Ride the cable car to these fun San Francisco spots

A SFMTA cable car on Hyde St in San Francisco. Photo courtesy of SFMTA.

Have you heard? The SFMTA cable car is running again in San Francisco after being out of service since March 2020 due to the pandemic. Face masks are required, and all lines are running. There's lots to see along the cable car routes and we'll show you some of our favorite spots to visit when playing tourist in the City. Ride BART to Powell St, and then make a quick and easy transfer to Muni. Let's go!

Editor's Note: Please wear a mask while riding BART. Before you travel, use our Trip Planner to get estimated arrival and departure times. Learn what to expect when you return to BART here.

Cable Car Museum
The San Francisco Cable Car Museum. Photo courtesy of BARTable staff.

Cable Car Museum

Start your day by checking out the San Francisco Cable Car Museum at the corner of Mason and Washington Streets. Ride BART to Powell St Station and pick up the cable car at Powell and Market Streets. In 1964, cable cars were named the first moving National Historic Landmark. At the museum, look at the huge engines and spinning wheels that pull the cables and make the cars work. See the vintage cars, photographs and other various antiques from back in the day. Did we mention admission is free?

After seeing how these vintage cable cars work, hop back on the Powell-Mason line right outside and take it to Fisherman’s Wharf. Enjoy the wind in your hair as you bustle up and down the San Francisco hills. Get off at the last stop and you have arrived at the next destination.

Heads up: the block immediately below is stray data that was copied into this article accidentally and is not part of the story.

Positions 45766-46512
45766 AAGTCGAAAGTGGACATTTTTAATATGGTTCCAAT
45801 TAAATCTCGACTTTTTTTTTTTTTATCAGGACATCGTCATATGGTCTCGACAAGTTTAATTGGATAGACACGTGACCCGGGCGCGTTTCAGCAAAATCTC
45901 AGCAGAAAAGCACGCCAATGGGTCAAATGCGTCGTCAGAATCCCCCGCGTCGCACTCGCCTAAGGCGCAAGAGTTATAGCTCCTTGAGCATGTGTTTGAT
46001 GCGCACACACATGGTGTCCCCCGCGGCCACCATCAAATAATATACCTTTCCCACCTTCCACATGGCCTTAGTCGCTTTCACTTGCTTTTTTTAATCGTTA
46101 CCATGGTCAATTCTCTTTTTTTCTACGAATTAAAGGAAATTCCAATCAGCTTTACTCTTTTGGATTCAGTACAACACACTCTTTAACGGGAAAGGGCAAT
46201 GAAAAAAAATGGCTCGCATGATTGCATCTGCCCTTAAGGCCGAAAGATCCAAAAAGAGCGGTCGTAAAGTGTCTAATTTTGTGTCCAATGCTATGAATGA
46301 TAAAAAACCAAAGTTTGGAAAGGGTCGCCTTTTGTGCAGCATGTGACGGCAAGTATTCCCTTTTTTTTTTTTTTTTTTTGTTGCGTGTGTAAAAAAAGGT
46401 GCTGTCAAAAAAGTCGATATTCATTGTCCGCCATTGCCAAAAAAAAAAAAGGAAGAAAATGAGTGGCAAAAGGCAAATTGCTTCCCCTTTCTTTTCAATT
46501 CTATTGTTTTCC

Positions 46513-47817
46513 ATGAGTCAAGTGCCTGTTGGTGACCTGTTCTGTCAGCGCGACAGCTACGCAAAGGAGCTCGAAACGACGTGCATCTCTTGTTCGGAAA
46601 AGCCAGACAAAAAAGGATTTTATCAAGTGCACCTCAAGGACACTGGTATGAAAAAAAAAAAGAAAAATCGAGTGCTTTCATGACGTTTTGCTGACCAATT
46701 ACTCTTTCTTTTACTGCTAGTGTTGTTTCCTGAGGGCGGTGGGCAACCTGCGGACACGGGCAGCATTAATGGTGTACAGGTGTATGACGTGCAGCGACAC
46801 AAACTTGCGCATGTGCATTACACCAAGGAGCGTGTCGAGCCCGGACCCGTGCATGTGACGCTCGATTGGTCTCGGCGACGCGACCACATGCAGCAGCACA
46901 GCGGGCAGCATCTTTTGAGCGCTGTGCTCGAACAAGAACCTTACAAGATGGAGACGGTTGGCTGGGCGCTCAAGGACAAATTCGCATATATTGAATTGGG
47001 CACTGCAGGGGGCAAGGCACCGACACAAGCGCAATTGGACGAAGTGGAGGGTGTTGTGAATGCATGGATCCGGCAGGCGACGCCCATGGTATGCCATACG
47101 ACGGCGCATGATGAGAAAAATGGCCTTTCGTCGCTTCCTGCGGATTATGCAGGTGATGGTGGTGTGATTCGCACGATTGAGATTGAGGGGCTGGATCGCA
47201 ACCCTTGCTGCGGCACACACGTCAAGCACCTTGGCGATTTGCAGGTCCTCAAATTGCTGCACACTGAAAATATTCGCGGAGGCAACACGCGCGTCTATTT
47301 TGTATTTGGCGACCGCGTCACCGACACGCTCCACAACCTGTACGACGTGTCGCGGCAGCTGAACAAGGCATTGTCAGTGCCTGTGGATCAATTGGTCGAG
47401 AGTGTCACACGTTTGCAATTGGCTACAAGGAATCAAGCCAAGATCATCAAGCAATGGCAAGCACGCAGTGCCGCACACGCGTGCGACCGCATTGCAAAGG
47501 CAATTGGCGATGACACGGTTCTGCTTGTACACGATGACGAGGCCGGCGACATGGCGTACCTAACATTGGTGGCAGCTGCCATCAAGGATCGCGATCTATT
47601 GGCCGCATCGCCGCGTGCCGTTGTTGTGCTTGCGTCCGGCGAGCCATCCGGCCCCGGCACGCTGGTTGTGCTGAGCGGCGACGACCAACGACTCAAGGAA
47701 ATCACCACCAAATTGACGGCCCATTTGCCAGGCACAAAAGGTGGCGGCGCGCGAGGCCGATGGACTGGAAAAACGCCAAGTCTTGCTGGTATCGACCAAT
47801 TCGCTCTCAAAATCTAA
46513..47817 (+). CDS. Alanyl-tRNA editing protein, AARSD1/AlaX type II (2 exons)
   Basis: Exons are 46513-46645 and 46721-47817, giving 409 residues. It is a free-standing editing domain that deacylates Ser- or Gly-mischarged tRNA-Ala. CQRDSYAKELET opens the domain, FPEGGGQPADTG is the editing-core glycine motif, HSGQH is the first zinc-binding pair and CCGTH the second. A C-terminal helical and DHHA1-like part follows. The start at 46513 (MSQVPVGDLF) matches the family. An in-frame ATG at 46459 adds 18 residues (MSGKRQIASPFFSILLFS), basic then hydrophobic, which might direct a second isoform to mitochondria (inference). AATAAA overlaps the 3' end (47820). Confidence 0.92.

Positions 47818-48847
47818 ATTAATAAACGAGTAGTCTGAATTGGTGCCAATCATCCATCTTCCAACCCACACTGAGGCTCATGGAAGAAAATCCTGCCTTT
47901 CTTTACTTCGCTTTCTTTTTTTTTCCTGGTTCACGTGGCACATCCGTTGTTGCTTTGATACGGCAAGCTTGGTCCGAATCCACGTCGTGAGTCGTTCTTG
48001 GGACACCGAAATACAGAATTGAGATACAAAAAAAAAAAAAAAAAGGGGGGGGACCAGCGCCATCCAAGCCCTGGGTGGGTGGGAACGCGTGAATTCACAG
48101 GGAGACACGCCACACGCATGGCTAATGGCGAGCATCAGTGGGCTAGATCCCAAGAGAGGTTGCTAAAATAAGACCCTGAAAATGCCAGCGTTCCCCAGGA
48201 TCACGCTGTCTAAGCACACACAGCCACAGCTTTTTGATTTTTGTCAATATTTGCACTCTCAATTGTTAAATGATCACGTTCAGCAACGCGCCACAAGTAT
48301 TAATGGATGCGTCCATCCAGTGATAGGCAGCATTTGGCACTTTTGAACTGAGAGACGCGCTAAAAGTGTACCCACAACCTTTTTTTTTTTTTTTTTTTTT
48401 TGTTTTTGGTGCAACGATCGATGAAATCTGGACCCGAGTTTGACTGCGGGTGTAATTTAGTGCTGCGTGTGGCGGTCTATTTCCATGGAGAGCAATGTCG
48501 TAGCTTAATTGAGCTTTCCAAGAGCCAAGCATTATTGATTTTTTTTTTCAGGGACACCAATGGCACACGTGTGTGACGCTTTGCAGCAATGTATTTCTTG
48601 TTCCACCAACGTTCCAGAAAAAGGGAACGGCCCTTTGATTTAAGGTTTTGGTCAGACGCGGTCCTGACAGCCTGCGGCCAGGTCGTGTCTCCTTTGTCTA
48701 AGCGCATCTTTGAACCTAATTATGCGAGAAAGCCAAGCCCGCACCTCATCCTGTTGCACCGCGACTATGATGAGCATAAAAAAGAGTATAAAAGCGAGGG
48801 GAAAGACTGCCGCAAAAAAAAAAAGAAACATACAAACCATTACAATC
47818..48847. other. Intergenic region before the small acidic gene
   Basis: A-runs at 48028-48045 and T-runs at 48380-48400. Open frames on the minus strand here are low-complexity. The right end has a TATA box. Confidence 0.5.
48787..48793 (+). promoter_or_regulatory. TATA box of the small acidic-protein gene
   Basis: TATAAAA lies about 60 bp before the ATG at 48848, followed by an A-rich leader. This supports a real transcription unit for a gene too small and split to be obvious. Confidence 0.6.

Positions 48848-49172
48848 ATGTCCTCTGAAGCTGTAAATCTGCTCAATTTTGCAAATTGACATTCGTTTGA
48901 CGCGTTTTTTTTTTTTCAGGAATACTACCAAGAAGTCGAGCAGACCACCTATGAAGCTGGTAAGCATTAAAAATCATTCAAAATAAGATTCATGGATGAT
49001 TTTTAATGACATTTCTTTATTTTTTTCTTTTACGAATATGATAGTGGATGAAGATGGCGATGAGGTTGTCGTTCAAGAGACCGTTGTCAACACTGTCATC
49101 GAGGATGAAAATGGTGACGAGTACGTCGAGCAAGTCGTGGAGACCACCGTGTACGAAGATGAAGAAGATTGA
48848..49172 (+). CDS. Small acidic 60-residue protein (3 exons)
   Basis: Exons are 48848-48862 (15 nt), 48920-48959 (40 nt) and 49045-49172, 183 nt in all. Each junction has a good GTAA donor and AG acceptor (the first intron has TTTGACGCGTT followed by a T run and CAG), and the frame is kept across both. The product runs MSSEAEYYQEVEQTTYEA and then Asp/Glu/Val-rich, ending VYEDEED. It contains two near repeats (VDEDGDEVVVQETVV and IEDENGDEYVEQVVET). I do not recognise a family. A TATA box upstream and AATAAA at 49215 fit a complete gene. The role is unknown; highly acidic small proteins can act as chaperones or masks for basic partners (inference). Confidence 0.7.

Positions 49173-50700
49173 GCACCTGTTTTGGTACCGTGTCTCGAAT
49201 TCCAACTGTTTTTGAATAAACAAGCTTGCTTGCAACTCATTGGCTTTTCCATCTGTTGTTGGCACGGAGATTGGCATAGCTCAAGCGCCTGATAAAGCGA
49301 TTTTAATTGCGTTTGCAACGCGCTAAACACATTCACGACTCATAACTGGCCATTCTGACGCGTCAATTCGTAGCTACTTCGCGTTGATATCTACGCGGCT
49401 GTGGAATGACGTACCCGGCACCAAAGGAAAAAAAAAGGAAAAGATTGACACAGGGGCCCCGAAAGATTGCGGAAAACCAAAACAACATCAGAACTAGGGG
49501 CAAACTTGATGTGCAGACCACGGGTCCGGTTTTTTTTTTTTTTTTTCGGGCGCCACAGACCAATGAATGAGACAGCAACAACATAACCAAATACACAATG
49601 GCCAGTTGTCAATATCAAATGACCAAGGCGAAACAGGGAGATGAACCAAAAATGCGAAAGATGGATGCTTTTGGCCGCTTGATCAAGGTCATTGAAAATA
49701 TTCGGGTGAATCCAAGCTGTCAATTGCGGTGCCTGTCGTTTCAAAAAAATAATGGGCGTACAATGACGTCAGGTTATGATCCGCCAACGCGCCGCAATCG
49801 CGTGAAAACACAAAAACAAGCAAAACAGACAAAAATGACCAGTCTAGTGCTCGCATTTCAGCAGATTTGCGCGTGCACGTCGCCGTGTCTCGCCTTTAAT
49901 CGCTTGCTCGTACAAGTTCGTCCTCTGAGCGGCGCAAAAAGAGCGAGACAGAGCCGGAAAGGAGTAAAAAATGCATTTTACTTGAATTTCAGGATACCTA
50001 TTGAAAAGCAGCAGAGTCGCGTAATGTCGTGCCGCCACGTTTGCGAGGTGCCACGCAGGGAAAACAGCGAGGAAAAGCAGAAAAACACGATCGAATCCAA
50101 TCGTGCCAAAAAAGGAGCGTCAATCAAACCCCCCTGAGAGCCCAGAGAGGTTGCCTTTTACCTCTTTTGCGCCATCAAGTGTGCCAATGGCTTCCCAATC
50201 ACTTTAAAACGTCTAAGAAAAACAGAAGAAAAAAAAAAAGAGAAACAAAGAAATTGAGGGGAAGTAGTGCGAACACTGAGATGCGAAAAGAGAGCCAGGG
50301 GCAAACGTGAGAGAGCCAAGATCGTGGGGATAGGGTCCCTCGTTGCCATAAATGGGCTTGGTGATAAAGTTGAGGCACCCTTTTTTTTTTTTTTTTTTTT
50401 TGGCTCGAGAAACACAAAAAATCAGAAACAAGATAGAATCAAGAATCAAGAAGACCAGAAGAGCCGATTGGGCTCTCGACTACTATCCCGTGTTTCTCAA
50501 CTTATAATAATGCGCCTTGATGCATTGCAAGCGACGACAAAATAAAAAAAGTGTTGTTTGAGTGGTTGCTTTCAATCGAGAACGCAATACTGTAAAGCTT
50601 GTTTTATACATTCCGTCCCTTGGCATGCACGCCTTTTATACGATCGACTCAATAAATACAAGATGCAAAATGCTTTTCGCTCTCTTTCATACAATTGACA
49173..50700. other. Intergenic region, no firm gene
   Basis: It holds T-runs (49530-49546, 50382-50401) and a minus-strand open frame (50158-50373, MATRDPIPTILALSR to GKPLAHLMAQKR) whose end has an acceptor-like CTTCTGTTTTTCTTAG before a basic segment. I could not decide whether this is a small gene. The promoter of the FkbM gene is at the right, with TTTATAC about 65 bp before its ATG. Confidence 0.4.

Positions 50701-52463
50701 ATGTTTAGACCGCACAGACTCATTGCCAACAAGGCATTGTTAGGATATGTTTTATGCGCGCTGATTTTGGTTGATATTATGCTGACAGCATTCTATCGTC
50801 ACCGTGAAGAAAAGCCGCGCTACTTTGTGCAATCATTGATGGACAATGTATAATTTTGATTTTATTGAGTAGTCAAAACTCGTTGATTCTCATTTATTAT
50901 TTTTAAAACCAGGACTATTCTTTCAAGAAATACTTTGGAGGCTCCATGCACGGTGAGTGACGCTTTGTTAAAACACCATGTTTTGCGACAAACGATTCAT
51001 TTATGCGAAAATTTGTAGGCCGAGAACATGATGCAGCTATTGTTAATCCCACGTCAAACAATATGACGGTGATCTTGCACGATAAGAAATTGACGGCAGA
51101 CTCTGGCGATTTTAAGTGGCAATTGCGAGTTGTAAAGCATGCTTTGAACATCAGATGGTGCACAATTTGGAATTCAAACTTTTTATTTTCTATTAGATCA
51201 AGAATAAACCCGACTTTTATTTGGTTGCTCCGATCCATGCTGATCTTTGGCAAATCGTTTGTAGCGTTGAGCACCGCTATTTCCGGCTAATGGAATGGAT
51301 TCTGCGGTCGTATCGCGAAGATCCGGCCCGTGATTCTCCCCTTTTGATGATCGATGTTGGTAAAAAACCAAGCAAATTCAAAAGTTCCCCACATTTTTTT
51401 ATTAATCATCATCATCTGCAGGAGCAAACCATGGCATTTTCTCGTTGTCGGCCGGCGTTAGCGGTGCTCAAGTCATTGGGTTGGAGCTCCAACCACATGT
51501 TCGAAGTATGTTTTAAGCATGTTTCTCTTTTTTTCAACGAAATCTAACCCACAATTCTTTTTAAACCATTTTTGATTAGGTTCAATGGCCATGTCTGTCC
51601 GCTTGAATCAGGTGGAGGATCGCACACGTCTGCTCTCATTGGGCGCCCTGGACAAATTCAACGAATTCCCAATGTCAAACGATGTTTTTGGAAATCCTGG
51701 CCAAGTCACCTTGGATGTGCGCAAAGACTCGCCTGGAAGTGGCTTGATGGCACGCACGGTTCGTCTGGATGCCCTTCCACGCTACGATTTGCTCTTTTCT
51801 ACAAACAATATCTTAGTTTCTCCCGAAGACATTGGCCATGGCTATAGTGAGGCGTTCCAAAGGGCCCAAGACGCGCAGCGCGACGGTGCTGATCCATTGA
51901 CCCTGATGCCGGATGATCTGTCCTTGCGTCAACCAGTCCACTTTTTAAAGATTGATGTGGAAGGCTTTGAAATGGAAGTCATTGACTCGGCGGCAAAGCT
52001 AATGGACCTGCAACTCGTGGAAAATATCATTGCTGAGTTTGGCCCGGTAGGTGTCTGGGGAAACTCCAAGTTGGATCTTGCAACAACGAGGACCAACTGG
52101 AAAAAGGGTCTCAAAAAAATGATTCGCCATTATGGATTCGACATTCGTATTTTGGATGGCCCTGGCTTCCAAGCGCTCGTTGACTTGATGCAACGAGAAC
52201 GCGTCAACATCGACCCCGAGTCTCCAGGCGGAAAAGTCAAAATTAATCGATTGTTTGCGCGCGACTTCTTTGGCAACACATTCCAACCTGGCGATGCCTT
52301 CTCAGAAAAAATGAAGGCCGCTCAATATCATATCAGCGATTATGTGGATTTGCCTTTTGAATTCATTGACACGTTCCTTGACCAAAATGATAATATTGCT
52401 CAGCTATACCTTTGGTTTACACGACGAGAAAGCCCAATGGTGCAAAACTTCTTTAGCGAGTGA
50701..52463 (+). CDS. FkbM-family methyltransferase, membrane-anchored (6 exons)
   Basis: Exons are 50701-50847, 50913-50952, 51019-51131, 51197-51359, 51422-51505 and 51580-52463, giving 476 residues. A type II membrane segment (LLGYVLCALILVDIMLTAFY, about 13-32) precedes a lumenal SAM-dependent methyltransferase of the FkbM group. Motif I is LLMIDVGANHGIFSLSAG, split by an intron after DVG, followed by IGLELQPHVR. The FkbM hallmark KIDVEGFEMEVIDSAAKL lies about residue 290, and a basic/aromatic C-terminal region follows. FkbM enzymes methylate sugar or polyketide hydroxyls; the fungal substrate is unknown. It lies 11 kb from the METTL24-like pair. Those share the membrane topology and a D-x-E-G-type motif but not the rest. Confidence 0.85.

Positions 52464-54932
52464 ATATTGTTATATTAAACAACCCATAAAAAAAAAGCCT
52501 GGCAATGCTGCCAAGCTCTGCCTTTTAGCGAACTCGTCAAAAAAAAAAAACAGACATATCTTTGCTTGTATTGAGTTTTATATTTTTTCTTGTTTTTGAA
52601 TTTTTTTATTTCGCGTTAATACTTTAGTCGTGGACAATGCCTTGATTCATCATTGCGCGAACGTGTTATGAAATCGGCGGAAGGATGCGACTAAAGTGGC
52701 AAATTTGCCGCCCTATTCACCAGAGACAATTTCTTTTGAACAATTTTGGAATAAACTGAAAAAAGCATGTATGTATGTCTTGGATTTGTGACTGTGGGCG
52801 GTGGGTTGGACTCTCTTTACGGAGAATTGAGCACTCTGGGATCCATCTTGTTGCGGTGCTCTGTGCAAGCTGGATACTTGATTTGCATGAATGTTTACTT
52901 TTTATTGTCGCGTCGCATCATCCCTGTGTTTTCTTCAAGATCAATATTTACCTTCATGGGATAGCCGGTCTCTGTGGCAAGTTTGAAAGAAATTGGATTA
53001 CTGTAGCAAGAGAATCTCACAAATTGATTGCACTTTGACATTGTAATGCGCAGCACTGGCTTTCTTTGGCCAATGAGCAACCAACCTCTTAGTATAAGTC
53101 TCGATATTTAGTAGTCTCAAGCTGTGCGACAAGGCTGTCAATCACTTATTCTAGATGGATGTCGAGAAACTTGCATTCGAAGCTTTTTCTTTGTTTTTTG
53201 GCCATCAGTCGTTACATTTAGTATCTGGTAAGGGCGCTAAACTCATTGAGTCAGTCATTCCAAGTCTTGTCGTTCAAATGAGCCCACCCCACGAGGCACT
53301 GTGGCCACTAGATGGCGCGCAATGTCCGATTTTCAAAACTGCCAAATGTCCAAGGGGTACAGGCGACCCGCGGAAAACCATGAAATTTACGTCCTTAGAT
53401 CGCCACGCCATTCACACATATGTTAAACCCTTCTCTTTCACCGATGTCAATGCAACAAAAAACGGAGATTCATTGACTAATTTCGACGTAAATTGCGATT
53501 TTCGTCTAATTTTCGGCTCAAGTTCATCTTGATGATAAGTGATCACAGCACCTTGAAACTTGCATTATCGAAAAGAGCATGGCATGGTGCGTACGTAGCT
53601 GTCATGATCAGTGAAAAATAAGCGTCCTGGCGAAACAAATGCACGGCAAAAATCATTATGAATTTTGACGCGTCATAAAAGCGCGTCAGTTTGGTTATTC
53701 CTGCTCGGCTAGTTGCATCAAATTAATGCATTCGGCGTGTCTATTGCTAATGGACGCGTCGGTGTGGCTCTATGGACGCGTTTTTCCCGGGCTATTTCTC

Musee Mecanique
Arm wrestling at Musée Mécanique. Photo courtesy of BARTable staff.

Musée Mécanique

You are now at the most touristy area in San Francisco, otherwise known as Fisherman’s Wharf. You want to make it past the SF merch shops and find the hidden gem that awaits. On Pier 45 resides one of the world’s largest family-owned collection of antique coin-operated arcade machines. They are all in their original condition, too. At, Musée Mécanique, step into the past and explore a world of vintage games you can't find anywhere else. With just a few quarters for each machine, you can get your fortune read, have an intense arm wrestle or play some old-school skee-ball. You can have tons of fun here for only a few dollars.

The SS Jeremiah O'Brien is moored at Pier 45. Photo courtesy of National Liberty Ship Memorial.

SS Jeremiah O'Brien

After getting your game on, head out on Pier 45 behind the arcade to see the SS Jeremiah O'Brien ship. It's one of two remaining fully functional Liberty ships of the 2,710 built and launched during World War II. The O'Brien has the distinction of being the last unaltered Liberty ship and remains historically accurate. Moored at Fisherman's Wharf, this is a premier San Francisco attraction. A living museum on the National Register of Historic Places and a National Historic Landmark, the O'Brien transports you back almost seven decades to when sailors braved the harshest of high seas and threat of enemy attack. Now back open to the public, tours are $20 with discounts available. Want to see more historic ships? The San Francisco Maritime National Historical Park is a short walk away at the end of Hyde Street.


Lombard Street
Lombard Street in San Francisco. Photo courtesy of BARTable staff.

Lombard Street

Finish up your day as a tourist by seeing one of the most famous streets in the city and world, Lombard Street. Walk along the water to Hyde and Beach Streets to ride the Powell-Hyde cable car line back to Market St. On the way, the cable car passes Lombard Street -- the world’s second most crooked street, coming right after San Francisco’s less known Vermont Street in the Potrero Hill neighborhood. Join other tourists in admiring the eight sharp turns and see the famous houses on the block. See the house used in the early reality TV show "The Real World" or the house from the movie "Vertigo," and maybe even the haunted Montandon House if you’re not afraid.

For more information on the cable car, visit SFMTA's website.

Let's talk about cable cars. 

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